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Thread: Most Diverse County

  1. #1
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    Cool Most Diverse County

    What is the most diverse county outside of nyc (with no race being the majority)?

  2. #2
    King Omega XVI OmegaNYC's Avatar
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    Well, being that all the 5 boroughs of NYC, are treated as its own county, Queens County (Borough of Queens) is considered the most diverse county in the US. Outside of NYC, I don't know. My guess is Hudson County, NJ

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    Chief Antagonist Ninjahedge's Avatar
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    Bergen.

    Maybe Passaic.

    You go from uber-yuppie out west, to places like Patterson and Fort Lee in the East.

    Depends on your definition of "Diverse".

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    Orange County California has this title

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    Ninjahedge, Paterson is to the west of Bergen County, on the border of Passaic County (it is the county seat of Passaic County).

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    Jersey Patriot JCMAN320's Avatar
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    I would most def say Hudson County. JC is one of the most diverse cities in the country and the most diverse in New Jersey and I know Hudson County if not the most diverse is one of the most in the country for sure. Bergen County is definately not.

  7. #7

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    Hudson County without even a second of hesistation. I don't think it gets any more diverse than this. Bergen County? I barely see any other people in Bergen Co. besides whites. Hudson County's diversity is way up there.

  8. #8

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    Quote Originally Posted by clubBR View Post
    What is the most diverse county outside of nyc (with no race being the majority)?
    What's your scope?
    The most diverse county (outside NYC) in:

    New York only?
    NY Metro area?
    Tri-State area?
    The Northeast U.S.?
    The U.S.?
    North America?
    The world?


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    ok hudson county it is. Now how about in new york state?

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    Chief Antagonist Ninjahedge's Avatar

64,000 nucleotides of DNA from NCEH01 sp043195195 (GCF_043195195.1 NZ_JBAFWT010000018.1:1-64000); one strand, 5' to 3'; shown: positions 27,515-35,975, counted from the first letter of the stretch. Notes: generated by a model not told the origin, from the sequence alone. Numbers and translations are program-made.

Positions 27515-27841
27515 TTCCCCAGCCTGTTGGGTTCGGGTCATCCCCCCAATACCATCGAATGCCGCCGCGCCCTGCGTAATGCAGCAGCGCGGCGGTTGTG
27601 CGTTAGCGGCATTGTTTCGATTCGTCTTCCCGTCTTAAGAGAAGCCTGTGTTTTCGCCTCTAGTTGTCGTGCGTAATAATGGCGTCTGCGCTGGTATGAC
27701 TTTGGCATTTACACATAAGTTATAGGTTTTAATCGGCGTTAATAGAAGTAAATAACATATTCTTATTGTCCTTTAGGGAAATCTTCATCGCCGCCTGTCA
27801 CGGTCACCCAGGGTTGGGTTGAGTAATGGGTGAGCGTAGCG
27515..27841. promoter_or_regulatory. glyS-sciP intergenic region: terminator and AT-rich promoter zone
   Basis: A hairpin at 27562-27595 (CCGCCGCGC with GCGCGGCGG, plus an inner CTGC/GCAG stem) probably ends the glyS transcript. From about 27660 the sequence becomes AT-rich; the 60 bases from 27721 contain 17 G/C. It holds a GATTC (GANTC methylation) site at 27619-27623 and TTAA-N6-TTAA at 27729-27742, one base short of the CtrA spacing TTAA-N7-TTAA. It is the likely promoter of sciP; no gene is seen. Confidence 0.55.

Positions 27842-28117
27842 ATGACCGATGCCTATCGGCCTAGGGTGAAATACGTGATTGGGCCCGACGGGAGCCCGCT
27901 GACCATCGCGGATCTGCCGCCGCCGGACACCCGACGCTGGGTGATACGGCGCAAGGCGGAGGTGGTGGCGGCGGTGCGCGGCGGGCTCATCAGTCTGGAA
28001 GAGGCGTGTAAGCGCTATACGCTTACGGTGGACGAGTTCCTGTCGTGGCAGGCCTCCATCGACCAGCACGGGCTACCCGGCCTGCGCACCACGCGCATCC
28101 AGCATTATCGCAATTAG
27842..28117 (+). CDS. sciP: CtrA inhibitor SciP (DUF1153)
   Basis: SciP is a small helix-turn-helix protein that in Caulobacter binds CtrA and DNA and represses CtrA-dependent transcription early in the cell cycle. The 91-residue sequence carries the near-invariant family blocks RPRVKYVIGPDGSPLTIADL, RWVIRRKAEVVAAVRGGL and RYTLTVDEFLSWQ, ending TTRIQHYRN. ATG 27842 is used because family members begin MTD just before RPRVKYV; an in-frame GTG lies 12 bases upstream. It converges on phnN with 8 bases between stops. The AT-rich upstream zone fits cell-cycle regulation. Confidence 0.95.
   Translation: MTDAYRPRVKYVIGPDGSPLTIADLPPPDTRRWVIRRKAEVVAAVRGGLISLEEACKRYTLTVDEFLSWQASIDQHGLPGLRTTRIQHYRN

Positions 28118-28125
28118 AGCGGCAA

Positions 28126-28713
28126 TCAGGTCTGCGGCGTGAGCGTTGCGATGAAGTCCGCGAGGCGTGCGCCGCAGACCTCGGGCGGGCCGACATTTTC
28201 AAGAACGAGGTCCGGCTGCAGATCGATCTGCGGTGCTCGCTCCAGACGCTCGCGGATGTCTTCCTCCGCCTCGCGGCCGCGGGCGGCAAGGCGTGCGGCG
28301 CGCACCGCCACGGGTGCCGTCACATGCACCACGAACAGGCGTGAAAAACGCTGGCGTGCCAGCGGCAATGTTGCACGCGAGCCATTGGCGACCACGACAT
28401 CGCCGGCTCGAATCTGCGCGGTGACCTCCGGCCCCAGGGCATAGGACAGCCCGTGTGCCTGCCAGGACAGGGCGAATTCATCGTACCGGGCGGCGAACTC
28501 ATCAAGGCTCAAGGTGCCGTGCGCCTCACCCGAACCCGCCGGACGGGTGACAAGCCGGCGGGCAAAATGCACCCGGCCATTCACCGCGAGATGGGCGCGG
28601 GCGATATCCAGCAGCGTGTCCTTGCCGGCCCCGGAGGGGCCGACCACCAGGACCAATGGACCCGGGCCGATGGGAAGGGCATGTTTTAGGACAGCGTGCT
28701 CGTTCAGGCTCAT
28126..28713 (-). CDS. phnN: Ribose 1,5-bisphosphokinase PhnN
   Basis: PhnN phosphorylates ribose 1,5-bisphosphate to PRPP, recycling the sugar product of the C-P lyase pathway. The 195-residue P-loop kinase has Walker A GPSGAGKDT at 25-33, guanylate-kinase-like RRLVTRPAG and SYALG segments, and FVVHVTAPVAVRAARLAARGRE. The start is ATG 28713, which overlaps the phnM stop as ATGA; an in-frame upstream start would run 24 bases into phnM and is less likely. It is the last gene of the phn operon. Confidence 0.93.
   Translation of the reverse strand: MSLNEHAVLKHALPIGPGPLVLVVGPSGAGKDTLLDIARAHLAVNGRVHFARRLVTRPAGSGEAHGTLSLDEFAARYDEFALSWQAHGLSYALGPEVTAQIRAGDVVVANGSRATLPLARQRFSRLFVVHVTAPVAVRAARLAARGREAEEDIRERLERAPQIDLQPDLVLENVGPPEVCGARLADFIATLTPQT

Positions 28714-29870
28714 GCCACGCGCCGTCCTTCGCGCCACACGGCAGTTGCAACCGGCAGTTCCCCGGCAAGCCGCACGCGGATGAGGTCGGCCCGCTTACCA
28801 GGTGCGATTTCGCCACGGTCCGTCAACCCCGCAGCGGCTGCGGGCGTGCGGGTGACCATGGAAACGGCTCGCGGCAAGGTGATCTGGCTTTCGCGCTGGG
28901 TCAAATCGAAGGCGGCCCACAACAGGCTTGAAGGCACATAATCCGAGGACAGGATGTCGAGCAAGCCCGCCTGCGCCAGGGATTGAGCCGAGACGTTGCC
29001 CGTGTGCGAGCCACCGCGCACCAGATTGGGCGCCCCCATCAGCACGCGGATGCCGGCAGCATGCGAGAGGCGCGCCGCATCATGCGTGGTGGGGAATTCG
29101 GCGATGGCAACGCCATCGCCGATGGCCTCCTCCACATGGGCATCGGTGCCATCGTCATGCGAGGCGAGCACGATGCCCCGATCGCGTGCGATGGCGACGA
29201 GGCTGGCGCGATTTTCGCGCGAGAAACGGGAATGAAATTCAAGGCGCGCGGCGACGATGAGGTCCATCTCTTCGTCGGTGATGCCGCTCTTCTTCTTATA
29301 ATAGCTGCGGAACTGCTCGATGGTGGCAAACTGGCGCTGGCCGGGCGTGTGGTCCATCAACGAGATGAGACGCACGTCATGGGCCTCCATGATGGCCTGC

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    Quote Originally Posted by LocoAko View Post
    Hudson County without even a second of hesistation. I don't think it gets any more diverse than this. Bergen County? I barely see any other people in Bergen Co. besides whites. Hudson County's diversity is way up there.
    Go to Bergenfield. The ethnicity has changed. Also, Koreans are starting to move in, and yuo have a large Indian contingent moving into areas like Parsippany.

    You guys need to get out more!

    As for Patterson, I was not sure which of the two counties it was in, that is why I said Passaic as well.

    I would look at Bergen and Passaic as the paper in a chromatography lab. All the colors starting to band and seperate as they spread out. It may not be the most INTEGRATED community, but it certainly is diverse.


  11. #11
    Jersey Patriot JCMAN320's Avatar
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    Arrow From Wikipedia.org:

    "Hudson County is one of America's most ethnically diverse counties. Perhaps most notable are its heavy Cuban communities. It also features substantial African-American and Asian-American populations, while still retaining a strong non-Hispanic White American presence.

    As of the census² of 2000, there were 608,975 people, 230,546 households, and 143,630 families residing in the county. The population density was 5,036/km² (13,044/mi&#178. There were 240,618 housing units at an average density of 1,990/km² (5,154/mi&#178. The racial makeup of the county was 55.58% White, 13.48% Black or African American, 0.42% Native American, 9.35% Asian, 0.06% Pacific Islander, 15.48% from other races, and 5.63% from two or more races. 39.76% of the population were Hispanic or Latino of any race."

  12. #12
    Chief Antagonist Ninjahedge's Avatar
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    Default From Wikipedia:

    Bergen County Demographics:

    Bergen County is the most populous county of the state of New Jersey, United States. As of the 2000 Census, the population is 884,118. It is part of the New York Metropolitan Area. Its county seat is Hackensack6. Bergen County ranks as the 21st among the highest-income counties in the United States, with a per capita income of $33,638

    Demographics:

    As of the census˛ of 2000, there were 884,118 people, 330,817 households, and 235,210 families residing in the county. The population density was 1,458/km˛ (3,776/mi˛). There were 339,820 housing units at an average density of 560/km˛ (1,451/mi˛). The racial makeup of the county was 78.41% White, 5.27% Black or African American, 0.15% Native American, 10.67% Asian, 0.02% Pacific Islander, 3.22% from other races, and 2.26% from two or more races. 10.34% of the population were Hispanic or Latino of any race.